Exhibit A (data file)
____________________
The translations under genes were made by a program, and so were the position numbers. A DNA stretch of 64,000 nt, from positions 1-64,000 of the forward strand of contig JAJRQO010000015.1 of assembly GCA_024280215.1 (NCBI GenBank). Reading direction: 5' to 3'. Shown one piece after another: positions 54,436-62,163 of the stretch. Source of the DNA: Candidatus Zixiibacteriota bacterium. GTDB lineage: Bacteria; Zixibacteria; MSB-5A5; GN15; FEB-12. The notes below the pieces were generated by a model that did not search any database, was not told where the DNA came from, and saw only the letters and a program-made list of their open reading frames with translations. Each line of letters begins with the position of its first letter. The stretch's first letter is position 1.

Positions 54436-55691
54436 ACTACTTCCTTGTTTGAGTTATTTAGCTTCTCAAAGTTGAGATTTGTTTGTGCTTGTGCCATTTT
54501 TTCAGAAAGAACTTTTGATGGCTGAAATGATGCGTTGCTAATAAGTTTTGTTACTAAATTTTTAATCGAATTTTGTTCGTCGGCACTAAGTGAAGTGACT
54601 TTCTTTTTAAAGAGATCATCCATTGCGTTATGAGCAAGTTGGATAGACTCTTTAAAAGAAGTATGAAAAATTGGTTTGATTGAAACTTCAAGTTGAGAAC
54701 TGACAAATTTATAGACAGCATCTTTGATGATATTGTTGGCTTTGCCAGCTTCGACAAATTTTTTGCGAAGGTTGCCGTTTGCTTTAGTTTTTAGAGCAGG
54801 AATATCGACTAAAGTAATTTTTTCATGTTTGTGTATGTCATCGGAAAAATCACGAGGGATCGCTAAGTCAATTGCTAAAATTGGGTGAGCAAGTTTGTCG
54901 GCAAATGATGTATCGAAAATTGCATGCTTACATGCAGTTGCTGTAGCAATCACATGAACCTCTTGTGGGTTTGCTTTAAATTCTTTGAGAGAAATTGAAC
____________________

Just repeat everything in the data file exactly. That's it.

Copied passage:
The translations under genes were made by a program, and so were the position numbers. A DNA stretch of 64,000 nt, from positions 1-64,000 of the forward strand of contig JAJRQO010000015.1 of assembly GCA_024280215.1 (NCBI GenBank). Reading direction: 5' to 3'. Shown one piece after another: positions 54,436-62,163 of the stretch. Source of the DNA: Candidatus Zixiibacteriota bacterium. GTDB lineage: Bacteria; Zixibacteria; MSB-5A5; GN15; FEB-12. The notes below the pieces were generated by a model that did not search any database, was not told where the DNA came from, and saw only the letters and a program-made list of their open reading frames with translations. Each line of letters begins with the position of its first letter. The stretch's first letter is position 1.

Positions 54436-55691
54436 ACTACTTCCTTGTTTGAGTTATTTAGCTTCTCAAAGTTGAGATTTGTTTGTGCTTGTGCCATTTT
54501 TTCAGAAAGAACTTTTGATGGCTGAAATGATGCGTTGCTAATAAGTTTTGTTACTAAATTTTTAATCGAATTTTGTTCGTCGGCACTAAGTGAAGTGACT
54601 TTCTTTTTAAAGAGATCATCCATTGCGTTATGAGCAAGTTGGATAGACTCTTTAAAAGAAGTATGAAAAATTGGTTTGATTGAAACTTCAAGTTGAGAAC
54701 TGACAAATTTATAGACAGCATCTTTGATGATATTGTTGGCTTTGCCAGCTTCGACAAATTTTTTGCGAAGGTTGCCGTTTGCTTTAGTTTTTAGAGCAGG
54801 AATATCGACTAAAGTAATTTTTTCATGTTTGTGTATGTCATCGGAAAAATCACGAGGGATCGCTAAGTCAATTGCTAAAATTGGGTGAGCAAGTTTGTCG
54901 GCAAATGATGTATCGAAAATTGCATGCTTACATGCAGTTGCTGTAGCAATCACATGAACCTCTTGTGGGTTTGCTTTAAATTCTTTGAGAGAAATTGAAC